Essays, Essays Archive
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Boy | Anita Zachary | Raising Mothers

Don’t put your hands in your pockets.
Don’t wear your hoodie.

Don’t pull your pants down.
Don’t pull your underwear up.

Don’t swagger. Don’t skip. Don’t sway.
Don’t lean.  Don’t leer. Baby don’t run.

Don’t look down or up or sideways.
Don’t make a fist. Don’t fold your arms.

Don’t say no, don’t say yes. Don’t say anything dumb.
Don’t shrug, don’t question. Don’t say something smart.


Stay out of that store; stay out of that block,
that mall, that street, that corner. Stay out of this neighborhood.

Stay out of the hallway, the stairwell, the yard, the gym, the park, the woods.
Stay off the balcony, the boardwalk, the beach. Stay off the lawn.

Don’t talk back. Don’t be defiant. Don’t get mad, don’t laugh, don’t cry.
Don’t act like you don’t know what’s going on. Don’t act like you know everything.

Don’t smirk, don’t smile, don’t grin, don’t get angry, don’t get frustrated.
Don’t relax, don’t wait, don’t hurry, don’t slow down, don’t speed up.

Don’t wear red, don’t wear blue, don’t wear any tattoos.
Don’t wear a bandanna, a durag, a t shirt, a pair of jeans,

Don’t stand by her, by him by them, by us, by that alley,
by that building, by that school, by my yard,

Don’t play your music loud; don’t play music loud in the car.
Don’t wear a cap. Don’t put a comb in your hair, don’t whistle,

Don’t hum. Don’t snap your fingers. Don’t chew gum. Don’t
sit on the stoop. Don’t sit on the porch, on the floor, on the curb. Don’t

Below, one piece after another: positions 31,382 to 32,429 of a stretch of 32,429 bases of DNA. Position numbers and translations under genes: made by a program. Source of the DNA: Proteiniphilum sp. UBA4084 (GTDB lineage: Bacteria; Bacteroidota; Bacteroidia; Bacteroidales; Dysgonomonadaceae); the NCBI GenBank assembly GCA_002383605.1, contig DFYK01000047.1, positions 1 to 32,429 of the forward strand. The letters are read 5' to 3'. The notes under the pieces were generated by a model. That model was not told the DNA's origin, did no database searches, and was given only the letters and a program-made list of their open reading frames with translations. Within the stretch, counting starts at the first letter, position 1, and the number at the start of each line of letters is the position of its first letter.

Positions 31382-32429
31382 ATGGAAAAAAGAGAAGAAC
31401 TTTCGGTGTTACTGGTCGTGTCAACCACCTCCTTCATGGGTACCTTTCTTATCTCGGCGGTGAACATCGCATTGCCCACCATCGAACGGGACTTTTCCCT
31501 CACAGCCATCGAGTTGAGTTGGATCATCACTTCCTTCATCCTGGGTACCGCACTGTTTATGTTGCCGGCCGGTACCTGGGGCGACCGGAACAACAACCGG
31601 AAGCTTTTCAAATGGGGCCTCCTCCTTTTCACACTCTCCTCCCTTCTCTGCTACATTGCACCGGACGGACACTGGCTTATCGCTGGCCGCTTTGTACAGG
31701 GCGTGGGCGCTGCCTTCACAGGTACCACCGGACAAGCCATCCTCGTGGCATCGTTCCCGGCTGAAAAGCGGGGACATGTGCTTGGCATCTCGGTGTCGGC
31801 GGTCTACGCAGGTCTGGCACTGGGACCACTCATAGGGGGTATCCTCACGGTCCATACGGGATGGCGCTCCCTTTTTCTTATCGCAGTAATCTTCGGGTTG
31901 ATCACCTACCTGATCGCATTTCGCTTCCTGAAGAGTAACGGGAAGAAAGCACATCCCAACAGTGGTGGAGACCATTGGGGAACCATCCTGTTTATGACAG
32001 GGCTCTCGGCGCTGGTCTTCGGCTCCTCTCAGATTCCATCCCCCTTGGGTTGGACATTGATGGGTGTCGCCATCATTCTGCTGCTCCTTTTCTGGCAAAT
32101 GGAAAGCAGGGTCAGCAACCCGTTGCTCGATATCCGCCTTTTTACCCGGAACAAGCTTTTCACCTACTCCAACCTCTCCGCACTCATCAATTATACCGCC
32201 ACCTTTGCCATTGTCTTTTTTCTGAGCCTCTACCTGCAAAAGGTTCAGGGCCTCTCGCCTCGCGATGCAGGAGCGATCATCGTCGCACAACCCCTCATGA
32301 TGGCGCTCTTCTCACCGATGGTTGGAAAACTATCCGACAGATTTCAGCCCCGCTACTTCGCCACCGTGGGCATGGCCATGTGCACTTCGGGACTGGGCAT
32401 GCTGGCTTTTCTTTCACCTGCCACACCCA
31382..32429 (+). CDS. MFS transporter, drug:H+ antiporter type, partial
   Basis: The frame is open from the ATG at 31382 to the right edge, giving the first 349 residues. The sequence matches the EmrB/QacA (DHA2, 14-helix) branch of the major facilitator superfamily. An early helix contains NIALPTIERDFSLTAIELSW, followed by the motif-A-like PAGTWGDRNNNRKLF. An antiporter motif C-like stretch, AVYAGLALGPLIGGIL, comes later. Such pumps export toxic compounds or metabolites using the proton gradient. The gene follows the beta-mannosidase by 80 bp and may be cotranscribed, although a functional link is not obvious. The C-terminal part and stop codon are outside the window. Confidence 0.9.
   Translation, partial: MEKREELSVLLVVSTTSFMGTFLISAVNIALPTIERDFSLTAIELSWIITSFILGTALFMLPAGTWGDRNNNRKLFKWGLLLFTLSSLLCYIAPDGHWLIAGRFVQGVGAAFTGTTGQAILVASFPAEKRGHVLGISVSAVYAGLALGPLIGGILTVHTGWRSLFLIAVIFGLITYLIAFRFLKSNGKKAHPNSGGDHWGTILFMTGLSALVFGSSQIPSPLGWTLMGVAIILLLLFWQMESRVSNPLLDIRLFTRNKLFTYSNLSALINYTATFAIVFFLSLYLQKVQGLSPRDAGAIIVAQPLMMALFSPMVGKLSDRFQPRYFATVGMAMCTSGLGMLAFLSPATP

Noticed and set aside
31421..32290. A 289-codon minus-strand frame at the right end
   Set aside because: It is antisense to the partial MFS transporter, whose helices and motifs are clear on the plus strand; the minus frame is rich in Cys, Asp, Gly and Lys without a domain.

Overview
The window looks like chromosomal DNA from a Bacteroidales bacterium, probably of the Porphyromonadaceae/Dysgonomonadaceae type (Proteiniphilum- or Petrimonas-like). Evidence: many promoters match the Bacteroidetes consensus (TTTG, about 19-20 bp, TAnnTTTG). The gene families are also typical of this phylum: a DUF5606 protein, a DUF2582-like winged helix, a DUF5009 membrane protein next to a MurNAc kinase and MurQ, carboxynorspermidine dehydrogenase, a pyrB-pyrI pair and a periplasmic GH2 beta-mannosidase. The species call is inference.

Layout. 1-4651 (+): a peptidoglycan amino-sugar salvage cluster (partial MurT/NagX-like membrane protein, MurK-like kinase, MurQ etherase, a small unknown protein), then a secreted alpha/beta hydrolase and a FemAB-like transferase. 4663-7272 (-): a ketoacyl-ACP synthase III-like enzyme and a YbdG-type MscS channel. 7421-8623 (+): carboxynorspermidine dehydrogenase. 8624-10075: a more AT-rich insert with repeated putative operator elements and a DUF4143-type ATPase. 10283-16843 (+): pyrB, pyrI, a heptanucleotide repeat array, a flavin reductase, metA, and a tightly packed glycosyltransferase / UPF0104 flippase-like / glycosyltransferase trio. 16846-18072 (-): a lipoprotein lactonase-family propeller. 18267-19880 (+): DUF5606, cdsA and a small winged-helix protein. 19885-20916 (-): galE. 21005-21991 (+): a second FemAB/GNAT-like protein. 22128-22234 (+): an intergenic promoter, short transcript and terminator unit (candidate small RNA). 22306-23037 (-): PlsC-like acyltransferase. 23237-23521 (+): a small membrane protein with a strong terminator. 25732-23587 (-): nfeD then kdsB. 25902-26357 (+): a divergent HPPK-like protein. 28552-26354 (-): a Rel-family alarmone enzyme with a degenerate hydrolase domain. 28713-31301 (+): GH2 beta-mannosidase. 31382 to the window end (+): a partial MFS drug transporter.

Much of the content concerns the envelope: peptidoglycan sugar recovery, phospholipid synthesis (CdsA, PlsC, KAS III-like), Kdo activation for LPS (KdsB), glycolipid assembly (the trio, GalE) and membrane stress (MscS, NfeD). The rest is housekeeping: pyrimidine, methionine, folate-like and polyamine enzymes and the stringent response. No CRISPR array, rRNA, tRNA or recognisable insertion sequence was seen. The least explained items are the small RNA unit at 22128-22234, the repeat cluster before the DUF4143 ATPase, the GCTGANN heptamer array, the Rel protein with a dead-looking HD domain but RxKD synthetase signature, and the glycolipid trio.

clap your hands, don’t sing, don’t dance, don’t rap, don’t ska, don’t
fidget, don’t flail.

Don’t reach. Don’t reach for the glove box,
the back seat, the floorboard, the console, the gearshift. You might have a gun.

Don’t act like you’re afraid. Don’t act like
you’re gangsta. Don’t act proud. Don’t be a chump.

Don’t be a hero, don’t stick up
for yourself. Don’t get pushed around.

Whatever, baby.

Don’t run.

Anita Zachary writes poetry and prose and considers her work mostly hybrid. She is a recent graduate of San Diego State University’s highly regarded MFA  program, with a specialty in fiction. She has translated  poetry for the online version of Poetry International. She is a mother of four.

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Filed under: Essays, Essays Archive


Sherisa de Groot (she/her) is a writer, community builder, and founder of Raising Mothers, literary membership community Literary Liberation, and pens A Home Within Myself. Her work has been featured in a variety of publications, including Kindred by Parents, Refinery 29, Mutha Magazine, and Oldster Magazine and she was a contributor to the book ‘100 Diverse Voices on Parenthood’ by A Kid’s Company About. With a focus on intersectionality and social justice, de Groot’s writing explores the nuances of motherhood and the experiences of BIPOC mothers and marginalized genders. Through her work, she aims to amplify the voices of those who have been historically silenced and create a more equitable world for all. Raising Mothers was the 2021 Romper People’s Choice Iris Award Winner. Originally from Brooklyn New York, she is a first-generation American turned immigrant living in Amsterdam, NL with her husband, two children, and cat.

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